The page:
Neil M. Paige, MD, MSHS *; Eric A. Apaydin, PhD, MPP, MS *; Jeremy D. Goldhaber-Fiebert, PhD; Selene Mak, PhD, MPH; Isomi M. Miake-Lye, PhD; Meron M. Begashaw, MPH; Jessica M. Severin, BS; Paul G. Shekelle, MD, PhD
Disclaimer: This manuscript is based on research conducted by the Evidence-based Synthesis Program Center located at the West Los Angeles VA Medical Center, Los Angeles, California, funded by the Department of Veterans Affairs, Veterans Health Administration, Office of Research and Development, Quality Enhancement Research Initiative. The views expressed in this article are those of the authors and do not necessarily reflect the position or policy of the Department of Veterans Affairs or the United States government.
Financial Support: By the Veterans Affairs Quality Enhancement Research Initiative.
Disclosures: Authors have disclosed no conflicts of interest. Forms can be viewed at www.acponline.org/authors/icmje/ConflictOfInterestForms.do?msNum=M19-2491.
Editors' Disclosures: Christine Laine, MD, MPH, Editor in Chief, reports that her spouse has stock options/holdings with Targeted Diagnostics and Therapeutics. Darren B. Taichman, MD, PhD, Executive Editor, reports that he has no financial relationships or interests to disclose. Cynthia D. Mulrow, MD, MSc, Senior Deputy Editor, reports that she has no relationships or interests to disclose. Jaya K. Rao, MD, MHS, Deputy Editor, reports that she has stock holdings/options in Eli Lilly and Pfizer. Christina C. Wee, MD, MPH, Deputy Editor, reports employment with Beth Israel Deaconess Medical Center. Sankey V. Williams, MD, Deputy Editor, reports that he has no financial relationships or interests to disclose. Yu-Xiao Yang, MD, MSCE, Deputy Editor, reports that he has no financial relationships or interest to disclose.
Reproducible Research Statement:Study protocol: Available from the VA Evidence Synthesis Program Coordinating Committee (e-mail, email@example.com). Statistical code: Not applicable. Data set: Available in reference 3 .
Corresponding Author: Neil M. Paige, MD, MSHS, West Los Angeles Veterans Affairs Medical Center, 11301 Wilshire Boulevard, Los Angeles, CA 90073; e-mail, firstname.lastname@example.org.
Current Author Addresses: Drs. Paige, Apaydin, Mak, Miake-Lye, and Shekelle; Ms. Begashaw; and Ms. Severin: West Los Angeles Veterans Affairs Medical Center, 11301 Wilshire Boulevard, Los Angeles, CA 90073.
Dr. Goldhaber-Fiebert: Stanford University School of Medicine, 615 Crothers Way, Encina Commons, Stanford, CA 94305-6006.
Author Contributions: Conception and design: N.M. Paige, E.A. Apaydin, P.G. Shekelle.
Analysis and interpretation of the data: N.M. Paige, E.A. Apaydin, J.D. Goldhaber-Fiebert, P.G. Shekelle.
Drafting of the article: N.M. Paige, E.A. Apaydin, J.D. Goldhaber-Fiebert, S. Mak, M.M. Begashaw, P.G. Shekelle.
Critical revision of the article for important intellectual content: N.M. Paige, E.A. Apaydin, J.D. Goldhaber-Fiebert, P.G. Shekelle.
Final approval of the article: N.M. Paige, E.A. Apaydin, J.D. Goldhaber-Fiebert, S. Mak, I.M. Miake-Lye, M.M. Begashaw, J.M. Severin, P.G. Shekelle.
Provision of study materials or patients: M.M. Begashaw.
Statistical expertise: J.D. Goldhaber-Fiebert.
Obtaining of funding: I.M. Miake-Lye, P.G. Shekelle.
Administrative, technical, or logistic support: S. Mak, I.M. Miake-Lye, M.M. Begashaw, J.M. Severin.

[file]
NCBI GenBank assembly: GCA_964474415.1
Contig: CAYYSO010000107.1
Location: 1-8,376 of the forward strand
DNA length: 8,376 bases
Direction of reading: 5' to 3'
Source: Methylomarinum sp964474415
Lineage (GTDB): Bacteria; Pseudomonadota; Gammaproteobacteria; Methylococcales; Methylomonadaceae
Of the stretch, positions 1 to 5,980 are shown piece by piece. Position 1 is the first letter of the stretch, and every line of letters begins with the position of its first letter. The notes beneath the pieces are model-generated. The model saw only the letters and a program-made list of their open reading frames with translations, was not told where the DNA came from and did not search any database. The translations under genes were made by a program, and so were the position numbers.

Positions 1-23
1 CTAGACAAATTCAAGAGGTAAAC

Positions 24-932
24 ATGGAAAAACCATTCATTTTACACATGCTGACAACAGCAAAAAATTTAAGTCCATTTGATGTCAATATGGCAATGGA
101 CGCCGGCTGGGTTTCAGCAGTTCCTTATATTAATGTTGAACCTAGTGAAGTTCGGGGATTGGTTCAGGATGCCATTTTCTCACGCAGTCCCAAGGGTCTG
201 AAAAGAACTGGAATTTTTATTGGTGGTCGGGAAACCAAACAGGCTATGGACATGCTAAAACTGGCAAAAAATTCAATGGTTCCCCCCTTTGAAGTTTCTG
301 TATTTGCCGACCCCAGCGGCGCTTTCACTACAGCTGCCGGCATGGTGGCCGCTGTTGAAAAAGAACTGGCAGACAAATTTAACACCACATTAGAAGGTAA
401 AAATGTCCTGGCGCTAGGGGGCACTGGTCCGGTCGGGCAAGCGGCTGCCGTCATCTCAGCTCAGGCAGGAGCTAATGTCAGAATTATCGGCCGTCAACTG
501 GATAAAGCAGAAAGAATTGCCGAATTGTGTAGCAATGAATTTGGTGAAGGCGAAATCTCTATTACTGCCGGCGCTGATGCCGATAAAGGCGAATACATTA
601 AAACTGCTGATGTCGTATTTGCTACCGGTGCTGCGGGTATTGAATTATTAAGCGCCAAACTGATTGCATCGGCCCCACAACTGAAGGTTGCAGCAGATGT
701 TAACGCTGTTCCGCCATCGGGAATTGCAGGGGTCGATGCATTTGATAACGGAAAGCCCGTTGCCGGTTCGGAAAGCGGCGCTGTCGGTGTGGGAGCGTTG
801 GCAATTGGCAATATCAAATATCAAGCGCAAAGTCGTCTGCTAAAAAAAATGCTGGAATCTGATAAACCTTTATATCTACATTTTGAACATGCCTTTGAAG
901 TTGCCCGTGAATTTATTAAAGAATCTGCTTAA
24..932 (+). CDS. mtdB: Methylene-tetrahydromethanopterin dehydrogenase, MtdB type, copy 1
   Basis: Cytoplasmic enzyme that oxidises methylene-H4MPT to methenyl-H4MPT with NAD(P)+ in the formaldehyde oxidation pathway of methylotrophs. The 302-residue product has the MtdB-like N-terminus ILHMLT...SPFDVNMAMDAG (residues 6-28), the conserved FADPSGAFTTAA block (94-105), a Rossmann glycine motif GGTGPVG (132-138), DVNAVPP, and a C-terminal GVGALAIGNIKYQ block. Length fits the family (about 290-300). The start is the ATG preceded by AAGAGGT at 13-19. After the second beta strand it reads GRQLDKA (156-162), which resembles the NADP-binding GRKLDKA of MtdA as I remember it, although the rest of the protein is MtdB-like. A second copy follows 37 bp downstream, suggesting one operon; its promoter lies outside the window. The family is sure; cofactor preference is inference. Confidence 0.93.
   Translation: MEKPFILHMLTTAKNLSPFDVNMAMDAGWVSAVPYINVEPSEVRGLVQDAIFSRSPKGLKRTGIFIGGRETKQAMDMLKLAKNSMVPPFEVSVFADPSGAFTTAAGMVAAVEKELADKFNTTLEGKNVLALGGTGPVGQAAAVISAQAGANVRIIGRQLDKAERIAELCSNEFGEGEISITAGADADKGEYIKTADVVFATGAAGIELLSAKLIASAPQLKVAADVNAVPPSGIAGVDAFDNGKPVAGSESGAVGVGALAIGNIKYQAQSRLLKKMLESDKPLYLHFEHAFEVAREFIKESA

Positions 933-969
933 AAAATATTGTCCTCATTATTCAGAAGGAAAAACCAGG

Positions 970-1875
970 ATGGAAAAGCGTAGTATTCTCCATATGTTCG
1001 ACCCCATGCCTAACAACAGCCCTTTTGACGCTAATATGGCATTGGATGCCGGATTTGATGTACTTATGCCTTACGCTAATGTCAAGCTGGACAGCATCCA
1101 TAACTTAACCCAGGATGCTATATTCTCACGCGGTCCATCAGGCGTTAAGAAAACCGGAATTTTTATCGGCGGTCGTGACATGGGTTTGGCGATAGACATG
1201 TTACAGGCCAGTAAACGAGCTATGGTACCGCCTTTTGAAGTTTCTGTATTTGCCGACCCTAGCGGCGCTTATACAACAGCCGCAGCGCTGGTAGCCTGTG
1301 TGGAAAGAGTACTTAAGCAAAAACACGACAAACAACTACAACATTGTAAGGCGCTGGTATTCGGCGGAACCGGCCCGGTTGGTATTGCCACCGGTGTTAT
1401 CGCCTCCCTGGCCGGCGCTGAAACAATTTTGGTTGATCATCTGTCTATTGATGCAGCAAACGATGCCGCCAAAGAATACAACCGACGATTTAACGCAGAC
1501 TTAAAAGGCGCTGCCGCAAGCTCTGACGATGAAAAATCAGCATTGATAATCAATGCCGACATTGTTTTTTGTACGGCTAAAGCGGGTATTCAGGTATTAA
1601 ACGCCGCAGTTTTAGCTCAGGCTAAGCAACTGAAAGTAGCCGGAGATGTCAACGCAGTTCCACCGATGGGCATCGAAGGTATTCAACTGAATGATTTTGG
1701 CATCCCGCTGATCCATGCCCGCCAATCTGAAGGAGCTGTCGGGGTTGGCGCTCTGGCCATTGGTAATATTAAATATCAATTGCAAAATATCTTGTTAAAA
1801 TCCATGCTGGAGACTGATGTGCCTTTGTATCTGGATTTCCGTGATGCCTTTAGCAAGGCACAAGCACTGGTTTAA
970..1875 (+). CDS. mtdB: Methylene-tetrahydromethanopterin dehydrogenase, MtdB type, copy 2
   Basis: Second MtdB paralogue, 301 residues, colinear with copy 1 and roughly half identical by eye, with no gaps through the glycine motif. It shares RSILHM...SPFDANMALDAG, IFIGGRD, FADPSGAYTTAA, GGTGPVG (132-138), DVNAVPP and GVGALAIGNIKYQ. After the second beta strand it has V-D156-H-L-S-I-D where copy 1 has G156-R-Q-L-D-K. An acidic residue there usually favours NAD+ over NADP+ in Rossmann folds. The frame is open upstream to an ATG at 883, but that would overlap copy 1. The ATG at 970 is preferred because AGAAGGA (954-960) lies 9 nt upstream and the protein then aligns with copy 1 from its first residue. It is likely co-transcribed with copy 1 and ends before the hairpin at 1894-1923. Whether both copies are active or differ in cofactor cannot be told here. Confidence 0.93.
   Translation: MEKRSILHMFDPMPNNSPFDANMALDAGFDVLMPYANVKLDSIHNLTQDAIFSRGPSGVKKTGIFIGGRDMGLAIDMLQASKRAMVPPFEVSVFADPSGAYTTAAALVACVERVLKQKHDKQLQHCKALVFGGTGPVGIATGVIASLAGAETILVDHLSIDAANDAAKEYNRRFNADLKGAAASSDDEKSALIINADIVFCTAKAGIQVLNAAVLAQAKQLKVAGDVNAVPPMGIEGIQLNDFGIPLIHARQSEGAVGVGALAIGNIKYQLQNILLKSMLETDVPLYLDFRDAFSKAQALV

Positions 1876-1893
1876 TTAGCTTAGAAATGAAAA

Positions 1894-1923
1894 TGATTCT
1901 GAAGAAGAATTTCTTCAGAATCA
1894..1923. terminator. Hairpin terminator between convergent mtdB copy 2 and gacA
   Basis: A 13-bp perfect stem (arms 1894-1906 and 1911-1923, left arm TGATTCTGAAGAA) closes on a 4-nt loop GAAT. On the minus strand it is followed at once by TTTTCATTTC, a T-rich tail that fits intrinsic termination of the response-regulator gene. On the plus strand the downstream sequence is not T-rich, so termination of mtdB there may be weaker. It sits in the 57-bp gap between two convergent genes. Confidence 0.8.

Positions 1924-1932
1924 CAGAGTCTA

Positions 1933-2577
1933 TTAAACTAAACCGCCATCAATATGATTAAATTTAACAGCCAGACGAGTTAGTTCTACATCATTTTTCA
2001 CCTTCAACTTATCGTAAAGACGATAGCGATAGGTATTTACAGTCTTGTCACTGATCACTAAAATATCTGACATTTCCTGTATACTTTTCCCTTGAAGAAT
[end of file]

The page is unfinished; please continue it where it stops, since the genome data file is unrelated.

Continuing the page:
Collection and assembly of data: N.M. Paige, E.A. Apaydin, S. Mak, M.M. Begashaw, P.G. Shekelle.
Primary care for a panel of patients is a central component of population health, but the optimal panel size is unclear.
To review evidence about the association of primary care panel size with health care outcomes and provider burnout.
English-language searches of multiple databases from inception to October 2019 and Google searches performed in September 2019.
English-language studies of any design, including simulation models, that assessed the association between primary care panel size and safety, efficacy, patient-centeredness, timeliness, efficiency, equity, or provider burnout.
Independent, dual-reviewer extraction; group consensus rating of certainty of evidence.
Sixteen hypothesis-testing studies and 12 simulation modeling studies met inclusion criteria. All but 1 hypothesis-testing study were cross-sectional assessments of association. Three studies each provided low-certainty evidence that increasing panel size was associated with no or modestly adverse effects on patient-centered and effective care. Eight studies provided low-certainty evidence that increasing panel size was associated with variable effects on timely care. No studies assessed the effect of panel size on safety, efficiency, or equity. One study provided very-low-certainty evidence of an association between increased panel size and provider burnout. The 12 simulation studies evaluated 5 models; all used access as the only outcome of care. Five and 2 studies, respectively, provided moderate-certainty evidence that adjusting panel size for case mix and adding clinical conditions to the case mix resulted in better access.
No studies had concurrent comparison groups, and published and unpublished studies may have been missed.
Evidence is insufficient to make evidence-based recommendations about the optimal primary care panel size for achieving beneficial health outcomes.
Veterans Affairs Quality Enhancement Research Initiative.
Paige NM, Apaydin EA, Goldhaber-Fiebert JD, et al. What Is the Optimal Primary Care Panel Size?: A Systematic Review. Ann Intern Med. 2020;172:195–201. [Epub ahead of print 21 January 2020]. doi: https://doi.org/10.7326/M19-2491
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Published: Ann Intern Med. 2020;172(3):195-201.
Published at www.annals.org on 21 January 2020
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